The world is a very inter-related place these days with things happening in one country affecting many others without even direct connections. The prime example of this is of course the recent “Brexit” scenario with The UK population voting by a narrow margin to leave the European Community.
[caption id="attachment_33217" align="aligncenter" width="1024"] KNUTSFORD, UNITED KINGDOM - MARCH 17: In this photo illustration, the European Union and the Union flag sit together on bunting on March 17, 2016 in Knutsford, United Kingdom. The United Kingdom will hold a referendum on June 23, 2016 to decide whether or not to remain a member of the European Union (EU), an economic and political partnership involving 28 European countries which allows members to trade together in a single market and free movement across its borders for citizens. (Photo by illustration by Christopher Furlong/Getty Images)[/caption]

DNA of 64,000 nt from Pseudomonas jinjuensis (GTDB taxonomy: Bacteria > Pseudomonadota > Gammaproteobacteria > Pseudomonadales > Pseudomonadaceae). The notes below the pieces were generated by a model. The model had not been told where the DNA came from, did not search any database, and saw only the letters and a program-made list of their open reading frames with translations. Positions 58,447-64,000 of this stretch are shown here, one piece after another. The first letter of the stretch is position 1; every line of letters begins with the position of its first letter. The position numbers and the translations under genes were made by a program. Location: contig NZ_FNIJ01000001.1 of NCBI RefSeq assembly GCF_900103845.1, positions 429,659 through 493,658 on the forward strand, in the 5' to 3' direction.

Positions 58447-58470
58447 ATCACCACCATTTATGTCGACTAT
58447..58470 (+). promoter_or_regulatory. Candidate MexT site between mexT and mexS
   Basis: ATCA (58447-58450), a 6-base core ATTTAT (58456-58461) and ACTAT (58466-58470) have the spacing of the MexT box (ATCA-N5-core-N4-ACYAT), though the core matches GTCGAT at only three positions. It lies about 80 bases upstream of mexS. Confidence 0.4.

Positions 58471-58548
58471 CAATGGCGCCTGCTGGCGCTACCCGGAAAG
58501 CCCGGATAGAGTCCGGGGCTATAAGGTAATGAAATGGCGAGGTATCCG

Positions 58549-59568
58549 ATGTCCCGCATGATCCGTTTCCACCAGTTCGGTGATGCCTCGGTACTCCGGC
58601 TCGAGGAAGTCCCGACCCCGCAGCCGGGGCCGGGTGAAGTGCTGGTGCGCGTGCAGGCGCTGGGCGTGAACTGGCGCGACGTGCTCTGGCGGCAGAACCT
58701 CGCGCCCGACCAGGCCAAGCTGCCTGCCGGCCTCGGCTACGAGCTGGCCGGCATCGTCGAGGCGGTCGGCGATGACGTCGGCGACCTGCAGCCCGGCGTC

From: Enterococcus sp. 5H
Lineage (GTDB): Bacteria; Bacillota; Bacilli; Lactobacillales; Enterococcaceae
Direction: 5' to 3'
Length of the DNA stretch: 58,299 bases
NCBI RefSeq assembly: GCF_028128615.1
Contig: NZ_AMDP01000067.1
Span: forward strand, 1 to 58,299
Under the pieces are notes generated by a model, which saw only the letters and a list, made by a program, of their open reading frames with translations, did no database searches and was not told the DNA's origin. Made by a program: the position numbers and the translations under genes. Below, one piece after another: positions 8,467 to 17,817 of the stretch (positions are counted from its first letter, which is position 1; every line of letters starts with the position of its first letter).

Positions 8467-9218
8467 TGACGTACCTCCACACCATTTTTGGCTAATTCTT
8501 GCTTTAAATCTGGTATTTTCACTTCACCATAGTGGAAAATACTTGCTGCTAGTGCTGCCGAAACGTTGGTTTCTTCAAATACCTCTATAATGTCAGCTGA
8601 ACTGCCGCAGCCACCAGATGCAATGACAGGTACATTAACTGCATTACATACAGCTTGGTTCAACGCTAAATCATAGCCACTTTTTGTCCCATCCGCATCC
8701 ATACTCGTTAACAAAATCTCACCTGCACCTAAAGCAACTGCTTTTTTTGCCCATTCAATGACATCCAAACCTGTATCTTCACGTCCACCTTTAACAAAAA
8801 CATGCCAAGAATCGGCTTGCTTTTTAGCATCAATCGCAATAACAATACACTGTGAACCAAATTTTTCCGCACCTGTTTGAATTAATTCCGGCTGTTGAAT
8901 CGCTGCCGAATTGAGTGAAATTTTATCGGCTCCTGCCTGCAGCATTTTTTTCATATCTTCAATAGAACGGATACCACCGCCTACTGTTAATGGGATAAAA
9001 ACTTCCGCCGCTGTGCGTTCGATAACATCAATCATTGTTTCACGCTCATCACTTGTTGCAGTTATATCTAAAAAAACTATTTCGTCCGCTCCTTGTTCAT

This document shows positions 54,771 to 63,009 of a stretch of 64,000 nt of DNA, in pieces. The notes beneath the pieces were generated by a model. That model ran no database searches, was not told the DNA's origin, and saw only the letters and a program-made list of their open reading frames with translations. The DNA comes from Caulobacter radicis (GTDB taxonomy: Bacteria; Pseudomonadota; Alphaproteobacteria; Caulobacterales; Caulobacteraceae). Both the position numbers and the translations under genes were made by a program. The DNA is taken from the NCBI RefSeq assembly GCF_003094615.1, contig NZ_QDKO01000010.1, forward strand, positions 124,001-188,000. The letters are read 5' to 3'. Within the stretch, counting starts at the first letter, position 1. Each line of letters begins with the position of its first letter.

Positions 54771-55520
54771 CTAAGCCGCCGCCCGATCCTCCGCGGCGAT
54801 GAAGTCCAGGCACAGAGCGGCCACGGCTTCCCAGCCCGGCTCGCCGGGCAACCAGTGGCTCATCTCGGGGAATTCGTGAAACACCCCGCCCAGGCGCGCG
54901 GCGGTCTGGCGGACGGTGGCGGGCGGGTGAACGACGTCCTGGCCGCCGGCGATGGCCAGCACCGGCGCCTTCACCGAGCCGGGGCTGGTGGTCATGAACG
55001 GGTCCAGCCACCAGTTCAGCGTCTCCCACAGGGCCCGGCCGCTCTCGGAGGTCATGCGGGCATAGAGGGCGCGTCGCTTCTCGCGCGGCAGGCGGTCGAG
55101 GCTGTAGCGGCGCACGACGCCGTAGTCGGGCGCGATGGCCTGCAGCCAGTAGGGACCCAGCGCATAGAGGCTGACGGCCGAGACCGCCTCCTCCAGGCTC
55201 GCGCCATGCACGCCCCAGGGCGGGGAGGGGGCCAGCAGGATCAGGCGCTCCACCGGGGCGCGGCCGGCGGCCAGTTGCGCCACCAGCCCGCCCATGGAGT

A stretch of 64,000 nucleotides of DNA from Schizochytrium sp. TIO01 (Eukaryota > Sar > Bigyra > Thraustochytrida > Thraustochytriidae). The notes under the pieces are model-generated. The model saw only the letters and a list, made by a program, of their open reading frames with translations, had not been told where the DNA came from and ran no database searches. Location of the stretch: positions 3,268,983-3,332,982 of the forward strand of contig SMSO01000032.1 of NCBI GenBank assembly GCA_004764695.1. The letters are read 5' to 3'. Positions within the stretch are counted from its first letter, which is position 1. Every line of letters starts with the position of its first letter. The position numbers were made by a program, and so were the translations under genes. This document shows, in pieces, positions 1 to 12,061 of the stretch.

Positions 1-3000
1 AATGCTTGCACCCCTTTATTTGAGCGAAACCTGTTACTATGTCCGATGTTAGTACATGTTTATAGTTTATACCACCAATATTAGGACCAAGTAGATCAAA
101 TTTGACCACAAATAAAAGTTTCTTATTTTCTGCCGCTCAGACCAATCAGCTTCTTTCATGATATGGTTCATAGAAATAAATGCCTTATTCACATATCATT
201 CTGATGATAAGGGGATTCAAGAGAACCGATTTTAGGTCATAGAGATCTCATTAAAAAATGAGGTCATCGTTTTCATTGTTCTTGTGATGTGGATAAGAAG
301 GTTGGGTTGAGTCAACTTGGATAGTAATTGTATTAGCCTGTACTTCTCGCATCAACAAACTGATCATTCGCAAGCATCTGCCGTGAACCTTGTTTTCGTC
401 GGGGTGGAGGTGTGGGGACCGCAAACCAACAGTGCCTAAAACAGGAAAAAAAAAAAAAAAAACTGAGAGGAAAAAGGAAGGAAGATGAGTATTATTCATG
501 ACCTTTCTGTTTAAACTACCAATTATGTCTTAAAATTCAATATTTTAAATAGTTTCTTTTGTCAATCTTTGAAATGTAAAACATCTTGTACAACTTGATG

It didn’t even take an actual event to affect the value of the pound and the Stock Market index , just the decision to take the action in the future, and more scary yet, this also affected markets all around the world even though no actual changes have taken place, since investors start evaluating country risk and exposure based on possible future scenarios well in advance.
The Indonesian economy is quite dependent on raw material and basic manufactured goods exports, especially to China and Japan, and if those countries economies are affected by Brexit then Indonesia will be affected too. So far there has not been too great a ‘ripple’ effect. But let’s keep our fingers crossed. Now read on and see how one of the world’s most dynamic economies Korea fares in its dealings with Indonesia.